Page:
Thursday, September 13, 2007

SEC Game of the Week

Nobody’s Perfect
Tennessee at Florida

September 10, 2007
By Bob Epling

Urban Meyer is a perfect fit for Florida.

Sharp looking fellow, youthful enough to attract prep football stars wanting in on the ground floor of a dynasty, but experienced enough to make sure all those high school heroes know who is in charge.

Perfectly confident, too.

Just enough swagger to remind alums of that fellow who used to coach Florida … what’s him name - Steve somebody? But, enough humility to pay homage to the great Spurrier and avoid acting as if Florida football was invented about the time Meyer brought the spread option to the Sunshine state.

Results? You guessed it, another perfect fit at Championship U.

By leading the Gators to a BCS title in his second year, Meyer capped a never-been-done run of major sport perfection at Florida, the football Gators wedging their title between back to back basketball championships.

So, a glamour coach at a glamour school in a state saturated with glamour players. Perfect.

Now, can the football Gators make it two titles in row?

Surely, nobody’s that perfect.

The defending national champions face their first test of 2007 when the Gators welcome Tennessee to the Swamp, and the teams opened the season with vastly different schedules.

Florida is 2-0 after beating Western Carolina and Troy. The Gators had been almost perfect until halftime of last week.

Florida walloped the WCU Catamounts 49-3 to open the season, and led the Trojans by the same score this past Saturday. At halftime.

Then, like a wrinkle line suddenly appearing on Heather Locklear’s face, perfection changed to simply very good. Troy outscored the young Gators 28-10 in the second half to make a decent game out of what had been just one more scrimmage to tune up for SEC play.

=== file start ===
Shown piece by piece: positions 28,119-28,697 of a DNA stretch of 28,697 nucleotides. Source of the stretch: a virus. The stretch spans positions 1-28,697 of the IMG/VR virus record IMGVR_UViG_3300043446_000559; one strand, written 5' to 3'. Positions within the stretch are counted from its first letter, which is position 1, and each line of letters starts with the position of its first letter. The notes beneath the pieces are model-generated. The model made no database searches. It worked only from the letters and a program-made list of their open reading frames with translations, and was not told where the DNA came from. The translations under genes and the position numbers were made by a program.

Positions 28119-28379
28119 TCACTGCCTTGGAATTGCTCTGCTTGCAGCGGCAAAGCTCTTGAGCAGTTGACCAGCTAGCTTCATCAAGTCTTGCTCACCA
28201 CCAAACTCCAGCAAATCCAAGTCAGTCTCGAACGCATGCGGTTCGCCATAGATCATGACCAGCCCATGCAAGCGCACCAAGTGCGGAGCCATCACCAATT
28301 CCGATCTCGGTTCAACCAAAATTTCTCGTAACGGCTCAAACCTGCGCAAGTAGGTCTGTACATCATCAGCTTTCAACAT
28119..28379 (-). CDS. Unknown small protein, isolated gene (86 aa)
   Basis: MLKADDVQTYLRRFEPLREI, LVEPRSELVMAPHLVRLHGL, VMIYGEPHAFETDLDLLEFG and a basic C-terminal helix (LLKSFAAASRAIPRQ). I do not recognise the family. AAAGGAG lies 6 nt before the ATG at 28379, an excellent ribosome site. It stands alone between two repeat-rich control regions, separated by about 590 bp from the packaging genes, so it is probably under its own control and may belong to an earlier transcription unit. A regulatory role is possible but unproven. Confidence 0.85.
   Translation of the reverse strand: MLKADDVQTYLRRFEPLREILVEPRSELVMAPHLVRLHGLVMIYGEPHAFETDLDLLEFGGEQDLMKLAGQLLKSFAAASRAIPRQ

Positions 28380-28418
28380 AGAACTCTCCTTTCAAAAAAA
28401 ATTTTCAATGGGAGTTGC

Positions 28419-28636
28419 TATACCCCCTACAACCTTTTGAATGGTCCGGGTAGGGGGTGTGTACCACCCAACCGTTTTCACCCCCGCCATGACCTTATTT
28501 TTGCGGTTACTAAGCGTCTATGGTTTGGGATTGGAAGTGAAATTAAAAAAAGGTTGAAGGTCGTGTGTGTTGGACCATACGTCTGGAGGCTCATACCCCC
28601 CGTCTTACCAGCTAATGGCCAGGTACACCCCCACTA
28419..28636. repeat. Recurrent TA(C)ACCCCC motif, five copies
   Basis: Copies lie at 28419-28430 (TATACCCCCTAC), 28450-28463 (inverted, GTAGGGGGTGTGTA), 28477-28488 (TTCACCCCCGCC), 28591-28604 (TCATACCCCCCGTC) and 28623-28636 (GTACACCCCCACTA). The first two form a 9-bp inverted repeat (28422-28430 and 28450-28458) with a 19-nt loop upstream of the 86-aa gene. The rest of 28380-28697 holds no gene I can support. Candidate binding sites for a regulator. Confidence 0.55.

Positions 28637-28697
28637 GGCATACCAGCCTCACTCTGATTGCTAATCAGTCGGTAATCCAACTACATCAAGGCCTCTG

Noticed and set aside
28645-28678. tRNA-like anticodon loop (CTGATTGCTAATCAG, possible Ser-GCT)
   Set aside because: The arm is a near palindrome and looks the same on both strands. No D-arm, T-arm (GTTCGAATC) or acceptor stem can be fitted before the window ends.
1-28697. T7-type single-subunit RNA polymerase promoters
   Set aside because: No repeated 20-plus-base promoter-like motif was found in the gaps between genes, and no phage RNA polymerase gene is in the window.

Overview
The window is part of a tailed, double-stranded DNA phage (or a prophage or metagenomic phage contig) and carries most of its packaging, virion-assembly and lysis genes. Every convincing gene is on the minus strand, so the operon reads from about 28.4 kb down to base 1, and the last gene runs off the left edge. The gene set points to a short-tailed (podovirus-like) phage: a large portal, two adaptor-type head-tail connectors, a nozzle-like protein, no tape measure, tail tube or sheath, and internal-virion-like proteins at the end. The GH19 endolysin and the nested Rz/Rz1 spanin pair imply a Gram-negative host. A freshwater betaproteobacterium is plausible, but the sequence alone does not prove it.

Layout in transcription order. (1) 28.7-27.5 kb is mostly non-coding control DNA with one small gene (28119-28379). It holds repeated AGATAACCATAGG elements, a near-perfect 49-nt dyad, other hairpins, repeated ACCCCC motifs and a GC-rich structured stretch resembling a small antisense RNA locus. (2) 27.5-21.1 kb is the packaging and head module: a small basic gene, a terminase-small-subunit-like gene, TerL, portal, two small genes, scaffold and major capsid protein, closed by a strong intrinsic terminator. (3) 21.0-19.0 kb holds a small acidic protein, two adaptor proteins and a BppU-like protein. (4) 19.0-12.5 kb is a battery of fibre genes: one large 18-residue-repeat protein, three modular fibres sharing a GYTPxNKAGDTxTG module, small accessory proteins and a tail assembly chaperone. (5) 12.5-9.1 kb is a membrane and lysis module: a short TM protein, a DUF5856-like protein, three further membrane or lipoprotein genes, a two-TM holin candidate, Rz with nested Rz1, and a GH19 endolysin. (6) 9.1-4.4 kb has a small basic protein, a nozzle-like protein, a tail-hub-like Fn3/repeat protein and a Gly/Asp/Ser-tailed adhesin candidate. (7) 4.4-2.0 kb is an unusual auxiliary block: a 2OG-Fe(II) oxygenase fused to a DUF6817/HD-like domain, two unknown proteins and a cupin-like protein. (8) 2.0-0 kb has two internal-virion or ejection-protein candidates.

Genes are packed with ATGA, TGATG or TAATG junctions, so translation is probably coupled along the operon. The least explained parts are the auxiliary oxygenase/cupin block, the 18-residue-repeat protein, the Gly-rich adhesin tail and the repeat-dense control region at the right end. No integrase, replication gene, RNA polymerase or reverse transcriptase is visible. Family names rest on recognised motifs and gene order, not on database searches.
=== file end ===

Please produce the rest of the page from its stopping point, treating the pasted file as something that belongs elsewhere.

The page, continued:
Still, this offense is easy on the eyes.

Sophomore QB Tim Tebow runs like a bull, and has passed for more than 500 yards in two games. Receivers, particularly Percy Harvin, regularly produce dazzling runs and catches. The Gators operate the spread option attack, the great equalizer across the nation this season (see Appalachian State-Michigan), better than anybody outside Morgantown.

So far, they have been able to outscore overmatched opponents and let a young defense try to grow up.

Traveling down from Rocky Top, Tennessee is 1-1 against much more difficult opposition.

The Volunteers went west to open the season and got ambushed 45-31 by the Cal Golden Bears. The offense played well, but the defense could not slow Cal’s speedy wide receivers, an ominous omen for a matchup with Florida.

UT followed up the loss up with a solid victory over Conference-USA stalwart Southern Miss, winning 39-19. Senior QB Erik Ainge came up big with 276 yards passing, and running back Arian Foster added 125 yards on the ground.

The Big Orange employs an innovative offense too.

Coordinator David Cutcliffe installed the no-huddle attack used so well by the Indianapolis Colts and former Cutcliffe pupil Peyton Manning. The results have been positive.

The no-huddle is not a hurry-up offense, Ainge typically runs the play clock down to zero as he does his best Manning impersonation complete with finger pointing, foot stomping, and all sorts of traffic directing. The offense does limit defensive substitutions however, a factor that might confuse the young Gator defense.

The winner of this game joins South Carolina in the driver’s seat for the SEC East division crown.

There should be plenty of offensive fireworks because neither defense has shown an ability to slow down anybody, let alone shut them down.

Florida must be considered the safe pick because the Gators are at home, but don’t be surprised if Tennessee’s offense plays keep away and controls the game.

Remember nobody’s perfect.

Game Ball: Florida